Indeed, the two main sources of international law are treaty and custom. Whereas treaties create obligations only for the signatory states, rules of custom are binding by virtue of their general acceptance either by the entire community of states or by a region. Treaties, if accepted widely enough, can pass into custom6(*).

The significance of the Arab League being opposed at a certain degree to these proceedings shows that it can't fall yet under customary international law.

II. International Criminal Court

It is really important to mention the use of the regime of freezing and seizure of assets in the context of the International Criminal Court (ICC). First, ICC jurisprudence has made significant strides in acknowledging the rights of victims.

The Statute has importantly recognized the right of victims to participate in proceedings, not only as witnesses of the crimes within the jurisdiction of the International Criminal Court (ICC) but as persons with a valid interest in the outcome. It has also made it possible for the ICC to order reparations to, or in respect of victims, including restitution, compensation and rehabilitation. This is a significant departure from previous international criminal tribunals, and one that is likely to have a major impact on the course of justice before the ICC. Article 75, paragraph 1 of the Statute provides that The Court shall establish principles relating to reparations to, or in respect of, victims, including restitution, compensation and rehabilitation. On this basis, in its decision the Court may, either upon request or on its own motion in exceptional circumstances, determine the scope and extent of any damage, loss and injury to, or in respect of, victims and will state the principles on which it is acting, These principles are further elaborated upon in the Rules of Procedure and Evidence.7(*)

Second, reparation procedures developed by the ICC include seizure and forfeiture. Once a warrant arrest or a summons has been issued, the Pre-trial Chamber may make an order for protective measures to ensure that any assets which might be the subject of a future reparations order are maintained. That's what the article 57.3.e of the Rome Statute is about. And on its article 93.1.h & k on other forms of cooperation, States Parties are required to assist in the execution of searches and seizures and the identification, tracing and freezing or seizure of proceeds, property and assets and instrumentalities of crimes for the purpose of eventual forfeiture, without prejudice to the rights of bona fide third parties. Ultimately, the ICC hopes to seize the assets of offenders and order them to pay compensation to their victims. Seizing the proceeds of crime has proved very difficult for national courts. The authorities must locate the proceeds and then must prove that they are linked with crime. This is not always easy, and in Europe also raises legal issues under the European Convention on Human Rights. International experience recovering funds from perpetrators is miserable8(*).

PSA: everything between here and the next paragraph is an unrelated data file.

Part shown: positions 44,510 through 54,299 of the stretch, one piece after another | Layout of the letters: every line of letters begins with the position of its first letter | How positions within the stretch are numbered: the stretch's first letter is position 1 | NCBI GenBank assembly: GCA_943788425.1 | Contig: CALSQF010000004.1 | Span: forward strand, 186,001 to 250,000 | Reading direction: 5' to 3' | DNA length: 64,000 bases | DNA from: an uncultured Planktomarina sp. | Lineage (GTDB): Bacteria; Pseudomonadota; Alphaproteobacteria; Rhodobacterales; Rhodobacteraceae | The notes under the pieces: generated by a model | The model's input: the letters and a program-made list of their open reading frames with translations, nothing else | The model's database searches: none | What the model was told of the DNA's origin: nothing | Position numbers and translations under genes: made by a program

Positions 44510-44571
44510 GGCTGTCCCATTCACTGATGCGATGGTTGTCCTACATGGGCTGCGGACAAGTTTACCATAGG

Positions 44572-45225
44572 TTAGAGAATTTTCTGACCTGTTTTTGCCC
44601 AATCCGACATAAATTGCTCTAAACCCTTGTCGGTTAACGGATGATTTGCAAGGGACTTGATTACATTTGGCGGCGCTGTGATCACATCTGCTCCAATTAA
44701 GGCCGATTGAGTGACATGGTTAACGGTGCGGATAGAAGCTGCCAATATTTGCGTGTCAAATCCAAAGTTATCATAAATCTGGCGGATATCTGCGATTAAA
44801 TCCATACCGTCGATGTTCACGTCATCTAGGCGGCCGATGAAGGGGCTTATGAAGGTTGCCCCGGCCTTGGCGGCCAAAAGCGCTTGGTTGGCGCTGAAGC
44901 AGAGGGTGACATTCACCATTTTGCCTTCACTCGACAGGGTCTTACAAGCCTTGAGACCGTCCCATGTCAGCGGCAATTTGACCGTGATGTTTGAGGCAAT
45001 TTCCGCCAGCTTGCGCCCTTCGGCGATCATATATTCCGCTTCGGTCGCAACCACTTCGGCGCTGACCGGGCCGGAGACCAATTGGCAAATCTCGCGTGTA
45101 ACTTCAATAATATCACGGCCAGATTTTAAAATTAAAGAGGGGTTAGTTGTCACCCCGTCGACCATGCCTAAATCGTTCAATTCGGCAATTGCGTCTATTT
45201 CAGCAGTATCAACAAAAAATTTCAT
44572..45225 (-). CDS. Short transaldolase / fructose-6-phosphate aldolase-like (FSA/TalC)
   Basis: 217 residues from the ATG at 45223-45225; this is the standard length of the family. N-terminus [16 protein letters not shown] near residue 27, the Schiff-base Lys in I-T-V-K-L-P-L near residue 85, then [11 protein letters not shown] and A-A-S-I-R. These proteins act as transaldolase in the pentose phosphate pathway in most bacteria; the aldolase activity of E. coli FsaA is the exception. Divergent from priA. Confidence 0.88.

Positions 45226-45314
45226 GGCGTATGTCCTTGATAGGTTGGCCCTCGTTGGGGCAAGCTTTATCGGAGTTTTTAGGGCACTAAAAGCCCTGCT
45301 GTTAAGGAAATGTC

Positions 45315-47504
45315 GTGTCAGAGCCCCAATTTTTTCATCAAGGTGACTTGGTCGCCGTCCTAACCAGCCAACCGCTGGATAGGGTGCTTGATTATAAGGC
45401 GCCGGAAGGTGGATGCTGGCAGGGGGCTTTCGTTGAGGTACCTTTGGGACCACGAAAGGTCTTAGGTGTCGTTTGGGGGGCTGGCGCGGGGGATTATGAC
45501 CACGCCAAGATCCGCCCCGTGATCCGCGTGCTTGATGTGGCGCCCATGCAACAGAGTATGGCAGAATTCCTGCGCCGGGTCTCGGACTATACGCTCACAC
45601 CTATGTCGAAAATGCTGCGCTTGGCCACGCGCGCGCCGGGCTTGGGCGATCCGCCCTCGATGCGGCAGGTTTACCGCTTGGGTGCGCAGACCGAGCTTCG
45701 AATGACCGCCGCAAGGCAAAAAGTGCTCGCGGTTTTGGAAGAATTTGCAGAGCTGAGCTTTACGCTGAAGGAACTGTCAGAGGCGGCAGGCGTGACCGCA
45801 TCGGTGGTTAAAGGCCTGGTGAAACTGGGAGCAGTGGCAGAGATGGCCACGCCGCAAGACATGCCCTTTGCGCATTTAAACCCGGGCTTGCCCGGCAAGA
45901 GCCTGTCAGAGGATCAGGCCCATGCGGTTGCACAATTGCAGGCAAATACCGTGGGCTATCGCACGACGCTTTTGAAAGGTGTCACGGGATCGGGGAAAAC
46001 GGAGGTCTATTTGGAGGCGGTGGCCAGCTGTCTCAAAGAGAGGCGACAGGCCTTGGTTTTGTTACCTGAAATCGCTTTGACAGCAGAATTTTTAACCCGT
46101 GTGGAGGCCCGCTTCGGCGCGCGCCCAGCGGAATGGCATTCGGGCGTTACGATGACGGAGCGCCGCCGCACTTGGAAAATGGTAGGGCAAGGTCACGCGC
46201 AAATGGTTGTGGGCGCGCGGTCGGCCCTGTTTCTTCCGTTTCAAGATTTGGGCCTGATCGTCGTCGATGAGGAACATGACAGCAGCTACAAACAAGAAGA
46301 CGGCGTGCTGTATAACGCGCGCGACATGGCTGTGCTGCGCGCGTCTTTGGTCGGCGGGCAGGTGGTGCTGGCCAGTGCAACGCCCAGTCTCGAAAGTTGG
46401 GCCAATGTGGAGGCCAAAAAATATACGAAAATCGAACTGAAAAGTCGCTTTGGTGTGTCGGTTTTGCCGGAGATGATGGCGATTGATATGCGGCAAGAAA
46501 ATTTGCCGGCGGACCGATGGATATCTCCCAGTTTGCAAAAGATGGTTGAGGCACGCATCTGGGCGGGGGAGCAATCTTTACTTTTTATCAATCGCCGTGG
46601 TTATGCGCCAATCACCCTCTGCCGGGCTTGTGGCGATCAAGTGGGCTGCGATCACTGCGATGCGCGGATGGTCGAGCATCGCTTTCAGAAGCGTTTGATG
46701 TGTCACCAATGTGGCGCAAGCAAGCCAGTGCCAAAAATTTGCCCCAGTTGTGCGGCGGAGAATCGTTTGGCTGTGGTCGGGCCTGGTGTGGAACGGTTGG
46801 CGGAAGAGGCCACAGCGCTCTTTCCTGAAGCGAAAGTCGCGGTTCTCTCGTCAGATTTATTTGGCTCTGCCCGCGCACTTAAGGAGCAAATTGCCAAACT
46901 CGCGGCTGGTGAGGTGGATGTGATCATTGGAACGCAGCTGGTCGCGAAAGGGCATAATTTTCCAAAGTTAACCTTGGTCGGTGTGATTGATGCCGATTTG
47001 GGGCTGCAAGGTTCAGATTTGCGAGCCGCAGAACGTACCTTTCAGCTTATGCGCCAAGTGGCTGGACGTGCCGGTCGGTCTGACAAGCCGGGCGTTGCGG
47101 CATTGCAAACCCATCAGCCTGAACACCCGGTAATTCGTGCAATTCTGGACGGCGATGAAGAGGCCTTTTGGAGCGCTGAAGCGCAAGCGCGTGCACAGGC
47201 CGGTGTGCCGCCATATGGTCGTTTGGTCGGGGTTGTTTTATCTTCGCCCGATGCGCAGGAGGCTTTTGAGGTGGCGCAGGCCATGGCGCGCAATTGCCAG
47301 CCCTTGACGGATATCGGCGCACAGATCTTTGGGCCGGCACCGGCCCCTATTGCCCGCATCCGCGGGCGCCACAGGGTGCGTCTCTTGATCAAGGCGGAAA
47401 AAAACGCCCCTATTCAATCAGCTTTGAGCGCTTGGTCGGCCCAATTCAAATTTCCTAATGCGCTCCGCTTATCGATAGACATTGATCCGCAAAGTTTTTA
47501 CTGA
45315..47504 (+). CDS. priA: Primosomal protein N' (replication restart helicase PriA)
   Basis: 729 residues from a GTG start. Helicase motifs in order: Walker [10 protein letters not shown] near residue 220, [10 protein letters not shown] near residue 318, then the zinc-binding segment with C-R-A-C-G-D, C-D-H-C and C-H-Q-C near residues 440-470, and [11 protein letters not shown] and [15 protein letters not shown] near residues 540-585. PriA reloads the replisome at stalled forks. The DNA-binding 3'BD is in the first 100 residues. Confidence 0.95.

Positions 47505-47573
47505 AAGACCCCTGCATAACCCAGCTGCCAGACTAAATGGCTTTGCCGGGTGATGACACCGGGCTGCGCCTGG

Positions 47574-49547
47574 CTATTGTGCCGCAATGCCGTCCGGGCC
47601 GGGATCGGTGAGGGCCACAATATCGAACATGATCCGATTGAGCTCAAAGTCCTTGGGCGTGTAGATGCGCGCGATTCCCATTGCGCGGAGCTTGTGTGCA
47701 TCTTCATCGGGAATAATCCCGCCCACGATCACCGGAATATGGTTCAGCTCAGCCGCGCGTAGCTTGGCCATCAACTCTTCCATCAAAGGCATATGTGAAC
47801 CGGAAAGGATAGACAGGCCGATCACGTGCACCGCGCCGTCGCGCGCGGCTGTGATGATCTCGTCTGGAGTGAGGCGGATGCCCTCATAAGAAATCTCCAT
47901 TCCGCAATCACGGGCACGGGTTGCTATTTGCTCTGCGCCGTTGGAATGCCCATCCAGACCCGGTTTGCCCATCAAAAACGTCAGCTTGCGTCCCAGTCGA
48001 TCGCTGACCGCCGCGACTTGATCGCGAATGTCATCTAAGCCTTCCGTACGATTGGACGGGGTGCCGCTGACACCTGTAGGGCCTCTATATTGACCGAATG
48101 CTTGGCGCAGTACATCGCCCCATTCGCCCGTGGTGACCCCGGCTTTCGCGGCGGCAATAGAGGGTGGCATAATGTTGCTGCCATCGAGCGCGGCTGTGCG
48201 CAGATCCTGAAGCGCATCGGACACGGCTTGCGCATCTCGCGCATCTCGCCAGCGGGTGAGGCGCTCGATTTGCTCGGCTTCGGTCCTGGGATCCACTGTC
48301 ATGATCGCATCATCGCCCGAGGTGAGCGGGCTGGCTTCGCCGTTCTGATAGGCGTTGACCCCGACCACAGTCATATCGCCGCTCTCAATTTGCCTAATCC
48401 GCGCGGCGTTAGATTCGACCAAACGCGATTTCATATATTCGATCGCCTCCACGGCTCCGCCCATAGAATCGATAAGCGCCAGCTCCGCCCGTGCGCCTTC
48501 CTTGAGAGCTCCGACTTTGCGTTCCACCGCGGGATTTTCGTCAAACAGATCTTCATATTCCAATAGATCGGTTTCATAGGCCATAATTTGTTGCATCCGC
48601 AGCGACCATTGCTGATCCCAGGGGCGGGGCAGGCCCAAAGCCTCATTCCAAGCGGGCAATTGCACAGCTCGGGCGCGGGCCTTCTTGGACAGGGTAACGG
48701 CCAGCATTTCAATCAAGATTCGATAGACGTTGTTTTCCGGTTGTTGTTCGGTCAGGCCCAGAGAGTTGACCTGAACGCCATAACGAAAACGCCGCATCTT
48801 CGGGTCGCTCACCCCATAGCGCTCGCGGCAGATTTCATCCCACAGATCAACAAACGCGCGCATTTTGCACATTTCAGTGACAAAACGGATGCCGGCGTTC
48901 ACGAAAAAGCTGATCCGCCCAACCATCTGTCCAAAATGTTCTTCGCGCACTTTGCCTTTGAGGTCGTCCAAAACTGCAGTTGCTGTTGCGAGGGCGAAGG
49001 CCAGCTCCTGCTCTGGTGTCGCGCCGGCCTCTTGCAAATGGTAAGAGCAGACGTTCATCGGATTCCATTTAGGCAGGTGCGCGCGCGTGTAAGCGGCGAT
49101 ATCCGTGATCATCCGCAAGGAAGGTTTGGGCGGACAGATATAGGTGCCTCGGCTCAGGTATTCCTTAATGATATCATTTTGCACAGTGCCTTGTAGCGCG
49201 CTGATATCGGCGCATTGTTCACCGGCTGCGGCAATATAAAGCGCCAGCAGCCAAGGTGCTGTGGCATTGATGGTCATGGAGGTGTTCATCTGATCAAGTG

* 1 ETS No.198, Warsaw, 16.V.2005.

* 2 Charles Goredema, Initiative against terrorism in Southern Africa. Implications for human rights, African Security Review Vol 12 No 1, 2003.See: http://www.iss.co.za/pubs/ASR/12No1/EGored.html ( accessed 06 September 2008)

* 3 CH Powell and IA Goodman, Africa and Terrorism, Joining the Global Campaign, Monograph No 74, July 2002, see: http://www.iss.co.za/pubs/Monographs/No74/Chap3.html ( accessed 06 September 2008)

* 4 The Arab Convention for the Suppression of Terrorism, adopted by the Council of Arab Ministers of the Interior and the Council of Arab Ministers of Justice. Cairo, April 1998., Articles 19 and 20. See: http://www.al-bab.com/arab/docs/league/terrorism98.htm (accessed 08 September 2008)

* 5 Ibidem

* 6 See: http://www.law.berkeley.edu/library/classes/iflr/customary.html (Accessed 08 September 2008)

* 7 Carla Ferstman, The right to reparation at the International Criminal Court, see http://www.article2.org/mainfile.php/0106/62/ (accessed 07 September 2008)

* 8 Jo-Anne Wemmers, Reparation and the ICC: Meeting the needs of victims, Report of a workshop held January 28th 2006,Universite de Montreal Canada, pge 21